The Nature of Ores: Vannoccio Biringuccio and Early Modern Metallurgy
Janna Israel is completing her first book, ‘As Though another Byzantium:’ Ruins, Artifacts, and Conflict in Renaissance Venice, which examines the appropriation and exchange of art and cultural artifacts between the Venetians and the Ottomans. Her research has been supported by the Center for Advanced Research in the Visual Arts at the National Gallery of Art, the American Academy in Rome, the Renaissance Society of America, the National Endowment for the Humanities, and the Gladys Krieble Delmas Foundation. She has taught art history at Virginia Commonwealth University and is currently the manager of academic programs at the Wadsworth Atheneum Museum of Art.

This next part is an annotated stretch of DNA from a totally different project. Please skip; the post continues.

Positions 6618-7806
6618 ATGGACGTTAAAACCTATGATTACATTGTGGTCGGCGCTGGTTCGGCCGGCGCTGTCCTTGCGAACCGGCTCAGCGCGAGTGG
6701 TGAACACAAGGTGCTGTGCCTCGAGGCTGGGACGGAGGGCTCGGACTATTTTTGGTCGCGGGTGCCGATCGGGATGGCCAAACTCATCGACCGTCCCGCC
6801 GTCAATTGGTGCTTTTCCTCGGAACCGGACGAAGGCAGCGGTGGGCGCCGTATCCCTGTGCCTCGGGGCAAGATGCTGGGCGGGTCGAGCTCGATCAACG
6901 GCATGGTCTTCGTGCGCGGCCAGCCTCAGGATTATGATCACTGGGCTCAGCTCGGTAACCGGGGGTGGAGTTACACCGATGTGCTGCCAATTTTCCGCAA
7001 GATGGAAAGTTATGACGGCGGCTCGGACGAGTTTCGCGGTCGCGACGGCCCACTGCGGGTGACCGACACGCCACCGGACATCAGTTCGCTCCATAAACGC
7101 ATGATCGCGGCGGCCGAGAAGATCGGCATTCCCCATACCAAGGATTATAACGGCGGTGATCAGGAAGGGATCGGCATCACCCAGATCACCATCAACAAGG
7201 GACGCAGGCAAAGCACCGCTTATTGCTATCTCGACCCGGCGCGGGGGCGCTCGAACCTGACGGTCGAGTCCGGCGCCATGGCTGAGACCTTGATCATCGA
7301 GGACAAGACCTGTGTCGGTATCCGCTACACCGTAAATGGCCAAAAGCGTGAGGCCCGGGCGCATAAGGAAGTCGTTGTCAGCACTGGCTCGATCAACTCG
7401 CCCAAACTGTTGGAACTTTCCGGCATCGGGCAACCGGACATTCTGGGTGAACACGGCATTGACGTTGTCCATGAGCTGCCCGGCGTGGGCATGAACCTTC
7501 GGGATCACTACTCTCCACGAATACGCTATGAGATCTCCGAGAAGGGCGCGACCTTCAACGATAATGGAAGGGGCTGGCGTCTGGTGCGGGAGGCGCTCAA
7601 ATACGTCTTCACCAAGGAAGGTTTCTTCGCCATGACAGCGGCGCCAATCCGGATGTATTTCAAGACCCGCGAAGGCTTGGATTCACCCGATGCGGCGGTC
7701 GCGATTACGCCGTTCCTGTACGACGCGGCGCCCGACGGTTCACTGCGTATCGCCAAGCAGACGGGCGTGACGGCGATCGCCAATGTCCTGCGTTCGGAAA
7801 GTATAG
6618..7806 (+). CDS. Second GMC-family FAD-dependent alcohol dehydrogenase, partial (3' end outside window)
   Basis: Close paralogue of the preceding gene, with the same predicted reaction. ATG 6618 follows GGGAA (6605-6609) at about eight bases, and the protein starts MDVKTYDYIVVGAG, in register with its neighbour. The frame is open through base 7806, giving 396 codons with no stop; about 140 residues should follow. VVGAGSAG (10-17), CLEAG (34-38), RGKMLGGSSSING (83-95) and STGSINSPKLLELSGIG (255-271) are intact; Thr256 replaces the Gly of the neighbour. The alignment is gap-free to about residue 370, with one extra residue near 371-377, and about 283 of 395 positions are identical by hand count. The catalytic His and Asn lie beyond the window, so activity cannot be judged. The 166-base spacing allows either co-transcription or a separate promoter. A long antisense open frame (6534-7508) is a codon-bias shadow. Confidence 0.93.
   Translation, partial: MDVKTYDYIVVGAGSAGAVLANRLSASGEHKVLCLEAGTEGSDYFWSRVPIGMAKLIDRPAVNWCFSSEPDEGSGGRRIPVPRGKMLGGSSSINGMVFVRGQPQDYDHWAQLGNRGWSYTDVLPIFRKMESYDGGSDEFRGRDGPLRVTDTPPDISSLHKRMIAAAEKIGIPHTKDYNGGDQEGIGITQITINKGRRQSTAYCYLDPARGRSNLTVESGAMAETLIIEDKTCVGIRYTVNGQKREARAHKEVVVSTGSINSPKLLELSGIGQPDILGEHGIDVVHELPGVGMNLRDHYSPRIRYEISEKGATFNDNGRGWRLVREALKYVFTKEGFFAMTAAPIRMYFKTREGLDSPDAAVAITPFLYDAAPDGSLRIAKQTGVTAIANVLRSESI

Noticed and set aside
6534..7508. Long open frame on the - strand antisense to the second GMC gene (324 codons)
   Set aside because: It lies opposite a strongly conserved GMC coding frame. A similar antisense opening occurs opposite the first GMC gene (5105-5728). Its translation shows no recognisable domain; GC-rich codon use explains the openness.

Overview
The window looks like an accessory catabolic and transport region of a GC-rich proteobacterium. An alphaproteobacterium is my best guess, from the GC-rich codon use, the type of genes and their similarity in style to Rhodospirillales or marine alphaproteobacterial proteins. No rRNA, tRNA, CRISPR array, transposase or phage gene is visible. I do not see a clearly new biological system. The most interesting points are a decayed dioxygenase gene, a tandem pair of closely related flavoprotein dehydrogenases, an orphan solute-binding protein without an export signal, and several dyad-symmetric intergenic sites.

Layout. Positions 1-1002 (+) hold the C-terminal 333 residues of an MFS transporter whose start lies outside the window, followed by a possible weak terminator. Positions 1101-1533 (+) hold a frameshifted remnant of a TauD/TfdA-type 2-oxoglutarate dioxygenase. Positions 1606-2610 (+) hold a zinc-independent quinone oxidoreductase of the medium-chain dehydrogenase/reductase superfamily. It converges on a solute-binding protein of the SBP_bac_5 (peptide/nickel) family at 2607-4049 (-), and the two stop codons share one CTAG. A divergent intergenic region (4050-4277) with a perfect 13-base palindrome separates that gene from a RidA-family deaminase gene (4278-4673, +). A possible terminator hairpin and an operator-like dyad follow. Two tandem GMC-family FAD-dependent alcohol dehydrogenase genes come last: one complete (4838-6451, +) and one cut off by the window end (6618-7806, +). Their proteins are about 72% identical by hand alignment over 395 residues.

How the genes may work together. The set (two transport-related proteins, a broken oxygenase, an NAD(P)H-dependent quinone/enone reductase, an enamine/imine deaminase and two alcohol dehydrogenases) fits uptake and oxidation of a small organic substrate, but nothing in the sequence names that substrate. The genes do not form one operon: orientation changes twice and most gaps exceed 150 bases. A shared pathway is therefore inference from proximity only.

“The Nature of Ores: Vannoccio Biringuccio and Early Modern Metallurgy” investigates a fundamental moment in the history of material culture: the quest for precious metals in early modern Europe and the New World. Through an evaluation of legislation, diplomatic reports, and treatises about metalwork, this project aims to generate a broader understanding of the political, cultural, economic, and scientific implications of mining and metallurgical activity during the sixteenth century as the industrial arts expanded. “The Nature of Ores” focuses on one of the first printed treatises on metallurgy, De Pirotechnia, written by the Sienese polymath, Vannoccio Biringuccio (1480-1539). Employed by politicians throughout Tuscany, Biringuccio positioned himself as an expert in identifying and extracting ores from the ground, defensive artillery, bell casting, and typecasting. Locating De Pirotechnia in a flourishing textual discourse about mining and metallurgical processes enables an exploration of larger issues such as patronage, casting techniques, empiricism, fraud, artistic identity, and the control of natural resources in the formation of state power.